During a self-proclaimed midlife crisis, Tod Swormstedt became the voice for some silent witnesses to American history: signs. The former editor and publisher of Signs of the Times magazine was more than familiar with the subject, and he wanted to give this particular slice of Americana a permanent tribute. He opened American Sign Museum in 1999 and filled it with nearly 4,000 books, photos, and, of course, lots and lots of signs.
Size: more than 19,000 sq. ft. of exhibit space (with 20,000 more on the way), featuring 28-foot ceilings for larger signs
Eye Catcher: a glowing McDonald's sign from 1963—six years before NASA landed a cheeseburger on the moon
Permanent Mainstay: the neon and hand-painted signs of Main Street, which recreates storefronts from decades past
Hidden Gem: the grizzly-looking sign from bygone supermarket chain Big Bear—which someone discovered while mowing grass
Don't Miss: the neon shop, open weekdays, where workers create new signs and chat with visitors
From the Press: For a glance inside the museum, check out the many video interviews here.
Portrait painting used to require a subject to sit for hours on end, forcing them to first take tedious lessons on not moving from willing ventriloquist dummies. Thankfully, modern technology allows Daniel Dean to take a more practical approach. When a client commissions a portrait, Mr. Dean first snaps hundreds of images of them during a photo shoot, focusing on capturing natural expressions that show their personality. As clients return to their daily lives, he refers to the images to produce works of art. The result is a life-like, yet uniquely stylized, oil painting.
Every stroke of Mr. Dean’s brush is guided by his extensive art background. The artist trained as an oil painter, and earned an undergraduate degree at Bowling Green State University and a master’s degree at the University of Cincinnati. When not painting, he shares his expertise as an adjunct professor at UC and the University of Dayton, and trains younger students during classes held at his studio.
The firefighters of Engine Company #45 Firehouse extinguished their last blaze in 1962 after 56 years of fearless public service. Although the team dissipated, the elegant, 1906 firehouse—with Renaissance Revival details and three doors wide enough to accommodate horse-drawn fire engines—remained, languishing as a city storehouse until 1980, when the Fire Museum of Greater Cincinnati moved in. The building was recognized on the National Register of Historic Places and filled with special exhibits. It was also filled with antique firefighting gear that is in excellent condition in spite of years of smoke inhalation.
The collection reveals early 19th-century firefighting tactics with an alarm drum that once warned of fire from the roof of a carpenter shop and was later used to provide rhythm during disco infernos. In the Safe House exhibit, families diagram their homes and create personalized emergency plans while learning tips about fire prevention.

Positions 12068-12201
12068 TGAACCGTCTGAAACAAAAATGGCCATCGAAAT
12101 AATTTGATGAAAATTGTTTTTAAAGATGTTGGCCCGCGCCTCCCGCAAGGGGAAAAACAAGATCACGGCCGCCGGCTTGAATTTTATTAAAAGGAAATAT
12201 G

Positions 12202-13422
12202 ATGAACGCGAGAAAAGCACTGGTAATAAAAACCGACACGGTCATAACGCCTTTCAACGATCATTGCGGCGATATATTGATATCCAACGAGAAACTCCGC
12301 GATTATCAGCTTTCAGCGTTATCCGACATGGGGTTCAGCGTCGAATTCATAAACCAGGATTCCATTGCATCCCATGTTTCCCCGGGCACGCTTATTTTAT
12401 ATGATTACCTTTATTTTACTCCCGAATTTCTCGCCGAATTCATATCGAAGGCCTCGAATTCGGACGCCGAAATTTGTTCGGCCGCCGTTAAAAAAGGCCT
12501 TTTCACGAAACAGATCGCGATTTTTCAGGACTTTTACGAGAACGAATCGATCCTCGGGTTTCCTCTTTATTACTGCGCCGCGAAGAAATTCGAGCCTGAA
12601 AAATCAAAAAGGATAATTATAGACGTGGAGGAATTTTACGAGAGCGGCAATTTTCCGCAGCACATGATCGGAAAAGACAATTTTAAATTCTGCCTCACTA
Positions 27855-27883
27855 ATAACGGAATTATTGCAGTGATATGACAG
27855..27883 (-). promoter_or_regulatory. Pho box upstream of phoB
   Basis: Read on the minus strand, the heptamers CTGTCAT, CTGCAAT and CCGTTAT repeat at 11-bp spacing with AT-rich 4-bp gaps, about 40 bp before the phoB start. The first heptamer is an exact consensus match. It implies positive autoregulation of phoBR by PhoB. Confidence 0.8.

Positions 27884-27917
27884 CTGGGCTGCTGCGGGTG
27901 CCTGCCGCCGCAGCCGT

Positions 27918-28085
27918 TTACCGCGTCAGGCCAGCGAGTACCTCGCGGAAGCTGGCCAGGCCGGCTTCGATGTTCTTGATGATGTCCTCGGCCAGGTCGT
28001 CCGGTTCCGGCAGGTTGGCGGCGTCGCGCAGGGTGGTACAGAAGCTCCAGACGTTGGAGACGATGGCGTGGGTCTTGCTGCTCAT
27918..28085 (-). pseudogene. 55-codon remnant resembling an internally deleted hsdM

More than 80 years ago, the Taft family bequeathed their stately home to the people of Cincinnati–and they also gave them plenty to hang on the walls. Home to the Taft's collection of 690 works of art, the Taft Museum welcomes visitors to view paintings by European and American masters, Chinese porcelains, European decorative arts, and captivating rotating exhibitions throughout the year. As they wander the museum, patrons view Rembrandt van Rijn's Portrait of a Man Rising from His Chair, Whistler's At The Piano, and John Singer Sargent's portrait of Robert Louis Stevenson, among other notable works.
The house itself is equally impressive. William Howard Taft accepted his nomination for President of the United States beneath the portico, and the structure, first built in 1820, is considered one of the country's finest examples of Federal architecture in the Palladian style.
Originally from Cartersville, Virginia, Elliott Jordan traveled south to pursue his passion, sojourning in Kentucky, where he received his bachelor’s in art and eventually his master’s in arts education. Experienced in portraiture, Jordan has transformed expressive countenances into works of art for more than 40 years, and his work has been displayed from the East to the Midwest—gracing the walls of the Cincinnati City Hall, Kentucky State University, and the historic Harriet Beecher Stowe House in Connecticut. Following a number of inspiring visits to Ghana, Jordan became a collector and dealer of African art, and today he displays and sells African artifacts at his gallery, as well as his own works and gold-framed pizza-delivery menus. He leads a number of painting classes inside the gallery's studio, where students follow along to create unique and colorful creations.
The 1970s were a transformative time for the Cincinnati Reds. Over that decade, the Reds cast off the lingering shadows of controversy—the team's first NL Pennant and World Series title were overshadowed by the notorious "Black Sox" scandal—to become a dominant force in Major League Baseball. The Reds appeared in four Fall Classics during that stretch and won back-to-back titles in 1975 and 1976—the latter of which forever etched "The Big Red Machine" into baseball lore. Today, the Reds continue to build on their rich history at Great American Ball Park. There, fans can gaze the outfield walls and soak in views of the Ohio River and the hills of Northern Kentucky where Mr. Redlegs buys all of his mustache wax.